One of the first things we learn in “Partly Private” is that even though a majority of American men are circumcised, about 9/10 of the men of the world are NOT. If you’re curious about what happens to all those discarded American foreskins, we also learn that some of them are used for cosmetics. (I know I’ll never look at a jar of skin cream the same way again.) “Partly Private” is destined to be branded as “a documentary about circumcision”, but Danae Elon’s enlightening film is much, much more than that. Be prepared to learn, but also to spend equal time being amused and shocked. At the beginning of the movie, we meet Danae– a Jewish New York City woman– expecting her first child. At a baby fair, she’s turned off by the blatant commercialism and seeming shallowness of the event, but one booth stands out: a contingent encouraging mothers not to get their sons circumcised. One anti-circumcision advocate explains that the procedure cuts of a off a living piece of tissue which is the most sensitive part of a boy’s penis. Danae thinks about bucking the 4,000 year-old Jewish tradition and leaving her upcoming son’s genitals intact. Needless to say, her husband Philip– an Algerian Jew whose grandfather was a rabbi– isn’t too happy about Danae’s renegade idea. The expecting mother is determined to find out more, however, and her quest for answers starts in her hometown. One of the first quirky characters she meets is a cowboy hat-wearing, anti-circumcision activist named Buster, who meets Danae while riding a horse through the streets. A fight with a passerby ensues– and Danae, Philip, and Buster all get arrested for unlawful assembly and disturbing traffic. To top it off, the horse pisses in the street. Surreal as this scene is, more surreality is on its way… The couple’s adorable son Tristan is born, and Danae consents to her husband’s wishes, even going so far as to have a “traditional Jewish circumcision” at their apartment… which she seemingly regrets afterward. But sooner than you can say “foreskin restoration”, she’s expecting son number two, and the dilemma “To cut or not to cut?” comes into play again. The filmmaker travels the country and the world for answers, including England and Italy (where, specifically, she seeks out a church where Jesus’ own foreskin supposedly laid for years before it was stolen). But the most dramatic scenes–not for the squeamish– come in the Middle East, the birthplace of circumcision as “Abraham’s covenant with God”. In Turkey, we learn that boys are not circumcised until puberty, and the ritual is done like a big Chuck E. Cheese-style party, with music, clowns, costumes, rides, and a giant video monitor so that the entire family– and everyone else’s family– can watch the snipping. (If this is a “passage into manhood”, I’d rather stay a boy.) In The West Bank, she even attends a frenzied, noisy, primitive circumcision ritual, complete with a “sucking of the wound”. (Insert wince here.)
If Danae Elon wrote a script and sent out a casting call, she could not have found a more bizarre cast of characters or situations. Among those she meets are an elderly mohel (a traditional Jewish circumciser) who believes that he’s gonna get extra points on Judgement Day because of his rotting collection of all the foreskins he’s removed. (Insert wince here again.) Along the way, both Danae’s and our own feelings about religion a nd morals are called into play: we’re forced to ponder, among other things, “Just because something is a tradition, must we continue it?” So, in essence, “Partly Private” is “a documentary about circumcision”. But it’s also one of the most vivid and fun movies you’re likely to see in a long time. Can’t wait for the uncut (ahem…) DVD!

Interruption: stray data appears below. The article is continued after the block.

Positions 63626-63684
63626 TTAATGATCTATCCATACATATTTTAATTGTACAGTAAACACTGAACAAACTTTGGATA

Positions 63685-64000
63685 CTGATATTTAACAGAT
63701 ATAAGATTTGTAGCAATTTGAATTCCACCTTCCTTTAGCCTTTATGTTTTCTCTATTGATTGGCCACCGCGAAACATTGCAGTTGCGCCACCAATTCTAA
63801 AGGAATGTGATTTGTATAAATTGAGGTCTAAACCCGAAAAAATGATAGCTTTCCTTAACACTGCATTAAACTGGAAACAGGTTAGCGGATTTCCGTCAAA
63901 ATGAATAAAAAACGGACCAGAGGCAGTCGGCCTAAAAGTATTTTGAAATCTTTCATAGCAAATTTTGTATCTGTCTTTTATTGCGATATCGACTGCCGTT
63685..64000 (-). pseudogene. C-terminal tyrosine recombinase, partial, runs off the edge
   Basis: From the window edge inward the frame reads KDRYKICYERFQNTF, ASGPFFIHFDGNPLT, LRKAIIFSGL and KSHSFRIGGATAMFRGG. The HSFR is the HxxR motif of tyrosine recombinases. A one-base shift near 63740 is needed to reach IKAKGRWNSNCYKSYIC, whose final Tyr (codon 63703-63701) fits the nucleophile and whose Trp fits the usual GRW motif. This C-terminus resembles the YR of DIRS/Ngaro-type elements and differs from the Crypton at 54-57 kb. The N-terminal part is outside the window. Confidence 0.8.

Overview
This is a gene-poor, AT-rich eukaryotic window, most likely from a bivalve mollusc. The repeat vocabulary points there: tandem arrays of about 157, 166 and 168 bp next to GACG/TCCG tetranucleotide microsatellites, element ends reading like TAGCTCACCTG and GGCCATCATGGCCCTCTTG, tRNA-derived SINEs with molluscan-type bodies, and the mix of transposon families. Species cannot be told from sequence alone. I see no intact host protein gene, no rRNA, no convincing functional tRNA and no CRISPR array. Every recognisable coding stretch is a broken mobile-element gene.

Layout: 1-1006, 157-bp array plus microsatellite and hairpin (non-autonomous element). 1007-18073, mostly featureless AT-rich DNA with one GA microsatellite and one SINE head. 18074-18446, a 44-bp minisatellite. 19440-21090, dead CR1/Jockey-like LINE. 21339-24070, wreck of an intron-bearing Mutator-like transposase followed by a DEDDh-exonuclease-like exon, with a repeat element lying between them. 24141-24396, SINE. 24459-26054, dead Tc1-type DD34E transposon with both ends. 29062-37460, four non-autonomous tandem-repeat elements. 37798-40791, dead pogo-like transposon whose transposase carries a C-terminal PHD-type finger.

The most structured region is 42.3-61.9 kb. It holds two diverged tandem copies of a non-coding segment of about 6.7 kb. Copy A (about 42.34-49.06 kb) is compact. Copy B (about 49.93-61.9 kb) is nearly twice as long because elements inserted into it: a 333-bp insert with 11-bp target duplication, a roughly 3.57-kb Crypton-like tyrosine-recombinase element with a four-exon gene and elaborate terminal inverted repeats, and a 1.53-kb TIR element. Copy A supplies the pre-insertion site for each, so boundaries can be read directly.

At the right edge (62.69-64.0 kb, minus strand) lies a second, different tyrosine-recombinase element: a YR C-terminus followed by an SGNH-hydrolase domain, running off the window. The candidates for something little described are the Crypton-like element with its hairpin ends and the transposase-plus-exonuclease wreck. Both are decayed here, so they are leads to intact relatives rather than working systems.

“Partly Private” director Danae Elon gave an exclusive interview to Jed Ryan:
JR: How do people react when you tell them that “Partly Private” is a movie about… circumcision?
DE: Some people are amused, some say they too had a dilemma, and actually so many people go through the same issues Philip and I did. Others who would prefer not to think about the subject begin to twitch their faces, and that’s when I quickly add, “It’s a Comedy on Male Circumcision”, so the next question is, “A comedy? Why is it funny?” Well, my biggest challenge is in getting people like that to come and see the film because it is not as much about circumcision for me as it is about the context in which this tradition/practice lies. It is interesting because in some ways it touches so many of our lives, regardless of what we think about the subject . So when I talk about “Partly Private”, I say it is a film about relationships, and decisions, and the somewhat absurdity of the entire subject.
JR: In your film, it’s an innocent trip to a baby fair that gets the idea for the movie in motion and takes you all around the world. Would you say that this was an “accidental” documentary?
DE: The unexpected happened when I found out that my husband and I had an argument about the subject. This is when I realized there was a dramatic arc to the film that was naturally embedded in the story. The personal drama allows the viewer to become invested and therefore gave me the liberty to explore the subject as I pleased and saw fit. I always found circumcision a bizarre phenomena… It was only when it hit home that I knew I had a story.
JR: Overall, in America, so many aspects of sex and sexuality are so out in the open… but based on your research, do you believe that a lot of men are still funny talking about circumcision… or, on a larger scale, their penises? Is it different in other parts of the world?
JR: As an independent filmmaker, what was the hardest part about getting the movie made?